Williams, Elaine A. Wilson, and Barbara S. Young. Absent from the meeting were Marianne
Smith Edge and Billy Joe Miles. The University administration was represented by President
Lee T. Todd, Jr., Provost Michael Nietzel, Executive Vice President for Finance and
Administration Dick Siemer, Executive Vice President for Research Wendy Baldwin and
General Counsel Paul C. Van Booven.

        Members of the various news media were also in attendance. A quorum being present,
the Chairperson declared the meeting officially open for the conduct of business at 1:07 p.m.

      D.    Nominating Committee Report

      Mr. Reed called upon Mr. Shoop, Chair of the Nominating Committee, for the
Nominating Committee report.




 




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      Mr. Shoop asked that Mr. Reed appoint another member of the Board to serve as Chair to
receive the Nominating Committee report.

      Mr. Reed appointed Dr. Meriwether to assume the duties of Chair and receive the report.

      Mr. Shoop reported that the Nominating Committee met on Wednesday, September 10th
to consider the nomination of officers of the Board of Trustees and the members of the Executive
Committee. The Nominating Committee submits the following names for officers:

                   Steve Reed, Chair
                   JoEtta Wickliffe, Vice Chair
                   Russ Williams, Secretary
                   Paul Van Booven, Assistant Secretary

      Dr. Meriwether stated that there was a motion, and Ms. Sparks seconded the motion. Dr.
Meriwether called for any other nominations from the floor, and there were no nominations. He
called for a motion to accept the Nominating Committee report, and the motion carried
unanimously.

      Mr. Shoop said that the Nominating Committee submits the following names for
members of the Executive Committee:

                   Steve Reed, Chair
                   Marianne Smith Edge
                   James F. Hardymon
                   Robert P. Meriwether
                   JoEtta Wickliffe
                   Russ Williams, ex officio

      Dr. Meriwether stated that there was a motion, and he called for a second to the motion.
Ms. Sims seconded the motion. Dr. Meriwether called for any other nominations, and there were
no nominations. He called for a motion to accept the Nominating Committee report, and the
motion carried unanimously.

      President Todd congratulated Mr. Reed, and Mr. Reed received a round of applause.

      E.    Consent Agenda

      Mr. Reed asked for a motion of approval for the Minutes and other items on the consent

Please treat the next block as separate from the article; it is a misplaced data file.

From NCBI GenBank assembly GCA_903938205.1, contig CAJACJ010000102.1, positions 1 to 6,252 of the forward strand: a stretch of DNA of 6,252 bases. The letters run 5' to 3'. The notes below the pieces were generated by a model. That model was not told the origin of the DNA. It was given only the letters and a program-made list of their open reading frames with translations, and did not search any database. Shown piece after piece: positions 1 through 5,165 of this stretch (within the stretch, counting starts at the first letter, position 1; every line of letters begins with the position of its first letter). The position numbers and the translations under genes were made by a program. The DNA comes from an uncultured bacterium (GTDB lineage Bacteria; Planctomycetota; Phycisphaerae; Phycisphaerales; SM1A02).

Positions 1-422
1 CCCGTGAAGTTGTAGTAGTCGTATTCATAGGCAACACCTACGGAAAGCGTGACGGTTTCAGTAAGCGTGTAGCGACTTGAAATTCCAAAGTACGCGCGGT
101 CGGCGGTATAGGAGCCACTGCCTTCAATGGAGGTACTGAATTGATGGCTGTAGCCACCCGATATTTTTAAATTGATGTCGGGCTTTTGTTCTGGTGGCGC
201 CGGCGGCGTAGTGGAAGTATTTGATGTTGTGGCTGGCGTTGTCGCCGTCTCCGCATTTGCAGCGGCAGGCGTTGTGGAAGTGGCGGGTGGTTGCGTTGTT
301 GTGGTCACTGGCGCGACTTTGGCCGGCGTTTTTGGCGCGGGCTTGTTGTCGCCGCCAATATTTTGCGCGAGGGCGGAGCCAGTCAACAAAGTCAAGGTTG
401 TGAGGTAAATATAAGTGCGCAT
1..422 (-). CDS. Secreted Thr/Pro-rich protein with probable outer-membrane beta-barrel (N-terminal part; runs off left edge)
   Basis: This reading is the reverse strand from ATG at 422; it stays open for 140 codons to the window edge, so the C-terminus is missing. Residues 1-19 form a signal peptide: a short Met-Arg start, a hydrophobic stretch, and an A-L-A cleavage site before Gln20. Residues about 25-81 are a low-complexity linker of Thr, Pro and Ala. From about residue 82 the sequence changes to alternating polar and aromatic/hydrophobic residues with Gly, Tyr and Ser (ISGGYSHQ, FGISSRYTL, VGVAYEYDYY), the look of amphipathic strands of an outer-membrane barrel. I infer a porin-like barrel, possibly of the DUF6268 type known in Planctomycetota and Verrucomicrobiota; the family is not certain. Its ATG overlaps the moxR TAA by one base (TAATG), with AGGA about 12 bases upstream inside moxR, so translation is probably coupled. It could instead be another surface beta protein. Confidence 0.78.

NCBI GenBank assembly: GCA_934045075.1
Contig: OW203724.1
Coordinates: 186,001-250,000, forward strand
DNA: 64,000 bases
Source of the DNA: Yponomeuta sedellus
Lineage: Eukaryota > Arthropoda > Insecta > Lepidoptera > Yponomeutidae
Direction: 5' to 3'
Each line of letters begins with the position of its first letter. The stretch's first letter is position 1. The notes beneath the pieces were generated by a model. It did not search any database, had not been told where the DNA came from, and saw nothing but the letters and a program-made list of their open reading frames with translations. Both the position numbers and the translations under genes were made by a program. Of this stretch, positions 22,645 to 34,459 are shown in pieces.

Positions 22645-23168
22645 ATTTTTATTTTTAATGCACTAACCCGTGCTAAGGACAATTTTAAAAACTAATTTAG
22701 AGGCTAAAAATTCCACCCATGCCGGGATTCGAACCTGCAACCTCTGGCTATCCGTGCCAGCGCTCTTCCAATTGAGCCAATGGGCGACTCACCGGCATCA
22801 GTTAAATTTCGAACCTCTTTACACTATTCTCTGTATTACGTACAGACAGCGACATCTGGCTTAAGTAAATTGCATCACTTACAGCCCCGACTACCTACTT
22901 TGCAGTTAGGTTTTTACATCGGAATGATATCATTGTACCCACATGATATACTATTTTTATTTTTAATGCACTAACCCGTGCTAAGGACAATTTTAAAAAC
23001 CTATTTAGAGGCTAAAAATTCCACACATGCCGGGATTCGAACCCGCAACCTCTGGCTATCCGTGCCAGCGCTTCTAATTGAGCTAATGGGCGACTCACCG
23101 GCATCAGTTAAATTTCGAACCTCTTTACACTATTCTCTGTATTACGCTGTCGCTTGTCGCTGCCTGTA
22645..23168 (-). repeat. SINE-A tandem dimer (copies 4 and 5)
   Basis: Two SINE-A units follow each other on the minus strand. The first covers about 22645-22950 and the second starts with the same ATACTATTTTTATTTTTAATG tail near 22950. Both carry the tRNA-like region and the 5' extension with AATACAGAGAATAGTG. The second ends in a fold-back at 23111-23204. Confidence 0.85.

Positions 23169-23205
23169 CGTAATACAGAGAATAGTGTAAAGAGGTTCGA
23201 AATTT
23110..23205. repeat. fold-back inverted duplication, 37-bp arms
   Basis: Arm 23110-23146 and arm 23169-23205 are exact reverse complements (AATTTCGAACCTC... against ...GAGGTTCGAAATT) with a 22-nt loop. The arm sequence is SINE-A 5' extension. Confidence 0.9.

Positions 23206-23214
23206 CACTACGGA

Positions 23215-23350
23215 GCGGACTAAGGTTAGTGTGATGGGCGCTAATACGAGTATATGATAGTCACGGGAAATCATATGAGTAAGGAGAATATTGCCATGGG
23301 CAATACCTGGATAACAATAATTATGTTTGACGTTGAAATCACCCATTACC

agenda. Ms. Wilson so moved, and Ms. Wickliffe seconded the motion. The motion carried
without dissent, and the following items on the consent agenda were approved:
             Minutes - June 24, 2003
             Minutes - Retreat - August 26, 2003
             PR 2 - Personnel Actions
             AACR 1 - Candidates for Degrees - University System
             AACR 2 - Candidates for Degrees - Community College System




 




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      F.    Schedule for Meetings for Board of Trustees - 2004

      Mr. Reed called attention to the Schedule for Meetings for the Board of Trustees for 2004
and asked for questions. He noted that the dates that are put in the record for 2004 are January
27, March 2, April 6, May 4, June 22, September 21, October 26 and December 14.

      Mr. Reed announced that there had been another meeting scheduled for 2003, and that
meeting would be held October 29th. He asked that the Board make note of that date and pointed
out that the meeting will be held on a Wednesday instead of a Tuesday. Just for clarification, he
repeated that the meeting was not previously scheduled, and an October meeting was added
because there was going to be a gap between the September and the December meetings.

      Ms. Sparks asked if there was a meeting in December.

      Mr. Williams replied that there is a statutory meeting in December.

      Mr. Reed then called upon President Todd for his report and action items.

      G.    President's Report to the Board of Trustees (PR 1)

      Before beginning with PR 1, President Todd mentioned the articles that appeared in the
Herald-Leader and the Kernel regarding the record quality of the freshman class that enrolled for
the fall semester. He said that he was pleased to be able to say that last year was the best record
in the University's history; however, this year, it is even better, and that is the way to continue.
He commented about the staff in the Provost area and congratulated Don Witt's area on that
success. He reported that the University had a 30% increase in African-American students this
freshman year. The Legacy Program now has about 290 legacy scholars. That is up about 80%
in the freshman year which indicates that word is getting out about that program. There are 318
students in the Governor's Scholars Program and the Governor's School for the Arts. That is up
about 20% over last year. There are 145 valedictorians and 45 National Merit Finalists. He
emphasized that this is a tremendous freshman class.

      President Todd reported that the preview nights for next year are already beginning, and
stated that Mr. Witt's organization does not get much rest. Attendance has been up 30% as a
minimum and 60% as a maximum in the three preview nights that have already been held for
next year. It is anticipated that 1,000 students will attend the Preview Night in Louisville. These